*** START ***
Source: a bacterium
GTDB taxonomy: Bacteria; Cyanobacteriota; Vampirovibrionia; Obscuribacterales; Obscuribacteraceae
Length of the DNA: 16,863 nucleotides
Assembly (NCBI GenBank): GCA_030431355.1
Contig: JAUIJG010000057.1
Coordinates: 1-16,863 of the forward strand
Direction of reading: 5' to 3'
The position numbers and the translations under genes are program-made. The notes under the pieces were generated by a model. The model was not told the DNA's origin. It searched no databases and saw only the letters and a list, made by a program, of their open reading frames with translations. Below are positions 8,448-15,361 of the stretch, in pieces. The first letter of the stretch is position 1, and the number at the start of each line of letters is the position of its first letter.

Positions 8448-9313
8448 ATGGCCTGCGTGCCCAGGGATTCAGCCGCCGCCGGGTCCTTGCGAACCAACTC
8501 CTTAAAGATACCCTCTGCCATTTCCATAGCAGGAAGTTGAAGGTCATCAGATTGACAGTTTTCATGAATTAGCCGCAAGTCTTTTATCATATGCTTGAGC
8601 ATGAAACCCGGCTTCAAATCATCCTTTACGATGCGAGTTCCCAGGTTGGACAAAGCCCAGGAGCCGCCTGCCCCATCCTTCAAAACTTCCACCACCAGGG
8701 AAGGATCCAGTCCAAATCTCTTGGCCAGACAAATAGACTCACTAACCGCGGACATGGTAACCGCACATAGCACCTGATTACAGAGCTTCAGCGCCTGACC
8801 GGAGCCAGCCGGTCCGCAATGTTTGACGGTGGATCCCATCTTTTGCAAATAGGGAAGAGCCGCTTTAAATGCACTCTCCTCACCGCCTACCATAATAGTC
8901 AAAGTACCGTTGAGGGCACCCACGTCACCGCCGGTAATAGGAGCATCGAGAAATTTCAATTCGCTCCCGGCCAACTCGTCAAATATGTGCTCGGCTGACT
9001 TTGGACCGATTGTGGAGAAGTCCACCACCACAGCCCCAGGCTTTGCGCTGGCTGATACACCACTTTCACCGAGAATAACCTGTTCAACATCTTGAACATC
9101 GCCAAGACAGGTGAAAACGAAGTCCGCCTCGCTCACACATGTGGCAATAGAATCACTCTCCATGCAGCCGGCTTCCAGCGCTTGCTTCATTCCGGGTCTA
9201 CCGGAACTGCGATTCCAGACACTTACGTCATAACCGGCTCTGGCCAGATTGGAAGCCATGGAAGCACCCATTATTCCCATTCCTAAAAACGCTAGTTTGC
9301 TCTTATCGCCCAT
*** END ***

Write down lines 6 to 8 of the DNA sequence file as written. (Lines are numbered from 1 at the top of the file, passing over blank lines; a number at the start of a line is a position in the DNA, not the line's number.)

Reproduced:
Coordinates: 1-16,863 of the forward strand
Direction of reading: 5' to 3'
The position numbers and the translations under genes are program-made. The notes under the pieces were generated by a model. The model was not told the DNA's origin. It searched no databases and saw only the letters and a list, made by a program, of their open reading frames with translations. Below are positions 8,448-15,361 of the stretch, in pieces. The first letter of the stretch is position 1, and the number at the start of each line of letters is the position of its first letter.